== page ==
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[.net] C# Database access and (abstract) data management

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One of the things they decide not to go into during my SE classes at college is how to proceed when building Database Access Management layers for an application. Right now, I'm up to the point where I can start adding database access to my application, and actually have it do something useful with the database. However, I don't want to access the database from within my business layer code(*shudder*). My application is going to expand coming year a lot, perhaps even get a 2nd developer, so having raw queries in my code isn't going to make it more maintainable. Probably less. I have no idea how to proceed now. Does anyone know a few good sources of on how to design/build a DAM layer for my app? Toolmaker

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The first thing I would look into is using the Data Access Application Block.

If that's still a bit general for you, I'd look into .netTiers, which uses CodeSmith to generate a fully featured database access layer. If you think you might buy the tool, just download the trial and give it a whirl ... otherwise, you can download the freeware version of codesmith ... and somewhere on the net, you can find a version of nettiers that works with the free version. I found it once, but couldn't find it again today.

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Quote:
Original post by joelmartinez
The first thing I would look into is using the Data Access Application Block.

If that's still a bit general for you, I'd look into .netTiers, which uses CodeSmith to generate a fully featured database access layer. If you think you might buy the tool, just download the trial and give it a whirl ... otherwise, you can download the freeware version of codesmith ... and somewhere on the net, you can find a version of nettiers that works with the free version. I found it once, but couldn't find it again today.


rate += 12; for that.

I already found a similar system earlier today: .NET DataSets. It basically creates and updates all the DAL/DAM code for you. Probably what I'm looking for.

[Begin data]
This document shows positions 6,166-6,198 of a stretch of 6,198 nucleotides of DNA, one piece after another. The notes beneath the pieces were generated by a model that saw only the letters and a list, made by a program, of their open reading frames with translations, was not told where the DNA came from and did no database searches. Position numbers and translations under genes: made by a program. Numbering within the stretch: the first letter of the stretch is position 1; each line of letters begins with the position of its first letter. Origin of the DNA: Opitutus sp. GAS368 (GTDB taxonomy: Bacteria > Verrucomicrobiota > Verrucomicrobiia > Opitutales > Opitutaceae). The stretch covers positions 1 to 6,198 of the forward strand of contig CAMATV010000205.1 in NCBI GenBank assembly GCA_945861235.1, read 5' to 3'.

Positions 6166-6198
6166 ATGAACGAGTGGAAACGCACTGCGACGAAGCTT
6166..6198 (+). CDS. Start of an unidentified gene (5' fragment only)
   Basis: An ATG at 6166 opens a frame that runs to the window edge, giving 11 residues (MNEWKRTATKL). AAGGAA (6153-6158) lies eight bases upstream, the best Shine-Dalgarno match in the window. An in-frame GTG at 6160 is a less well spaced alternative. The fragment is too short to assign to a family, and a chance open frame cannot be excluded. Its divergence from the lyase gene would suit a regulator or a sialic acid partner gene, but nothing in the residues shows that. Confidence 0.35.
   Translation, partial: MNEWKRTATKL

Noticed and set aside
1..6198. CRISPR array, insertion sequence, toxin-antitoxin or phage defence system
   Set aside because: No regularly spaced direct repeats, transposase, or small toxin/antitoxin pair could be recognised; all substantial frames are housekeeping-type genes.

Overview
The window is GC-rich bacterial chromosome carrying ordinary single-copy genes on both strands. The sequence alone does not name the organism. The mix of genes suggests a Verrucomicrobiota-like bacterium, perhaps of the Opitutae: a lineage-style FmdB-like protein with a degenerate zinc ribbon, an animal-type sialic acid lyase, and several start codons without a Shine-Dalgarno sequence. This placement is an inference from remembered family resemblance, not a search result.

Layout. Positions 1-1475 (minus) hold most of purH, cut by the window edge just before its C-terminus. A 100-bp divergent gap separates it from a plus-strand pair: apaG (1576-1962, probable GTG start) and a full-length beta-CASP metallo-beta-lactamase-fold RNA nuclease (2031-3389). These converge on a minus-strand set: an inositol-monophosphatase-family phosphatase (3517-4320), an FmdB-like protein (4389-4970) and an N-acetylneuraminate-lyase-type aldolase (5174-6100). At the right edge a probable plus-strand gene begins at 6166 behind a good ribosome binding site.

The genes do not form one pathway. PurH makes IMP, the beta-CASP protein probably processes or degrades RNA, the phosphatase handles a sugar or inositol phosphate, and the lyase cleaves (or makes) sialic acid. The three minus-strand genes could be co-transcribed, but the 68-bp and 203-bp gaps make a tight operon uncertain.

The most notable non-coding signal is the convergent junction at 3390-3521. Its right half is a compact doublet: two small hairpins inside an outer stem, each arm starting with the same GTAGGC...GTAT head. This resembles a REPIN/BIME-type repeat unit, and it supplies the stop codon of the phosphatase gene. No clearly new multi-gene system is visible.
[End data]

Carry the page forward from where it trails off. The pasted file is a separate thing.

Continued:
Right now I'm designing the database layout, and tomorrow I'm going to spend some time brushing up my SQL skills. I noticed a lot of it got lost over time, since I didn't use much of it(such as joins, foreign keys, etc.). I'll look up some books on the subject at a library, perhaps even bring a long my school books on SQL.

Toolmaker

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I have experience with writing databases and their security application layers.

Since you are probably using a third party database like SQL, or MySQL or whatever, you can rest assured that the data access layer has been created for you to take advantage of. Just make usage of it during initialization when your user logs in. (If the user doesn't have a login, fake it somehow, so that each user session has a unique login, and then provide the same level of access for all requests that meet your fake user criterea.

If you are using your own database, or you want to code something like this up, then you can think of it in sort of an n-tier design.

Layer 1.) Everything calls this first -- check for access granted
Layer 2.) Call any base methods that need to do common tasks for your given database call
Layer 3.) Perform whatever database action is necessary
Layer 4.) Perform Bussiness logic

How might this look in real life....


public string user;
public string password;

//Create a wrapper API for each call that you typically make to the database
//Api exposed to the outside (maybe a webservice, or in a library)
public DataSet GetUserStatistics()
{
DataSet result = null;
if (this.IsAuthenticated(this.user))
{
//Everything in these API methods is exactly the same execpt for the code in this part of the if block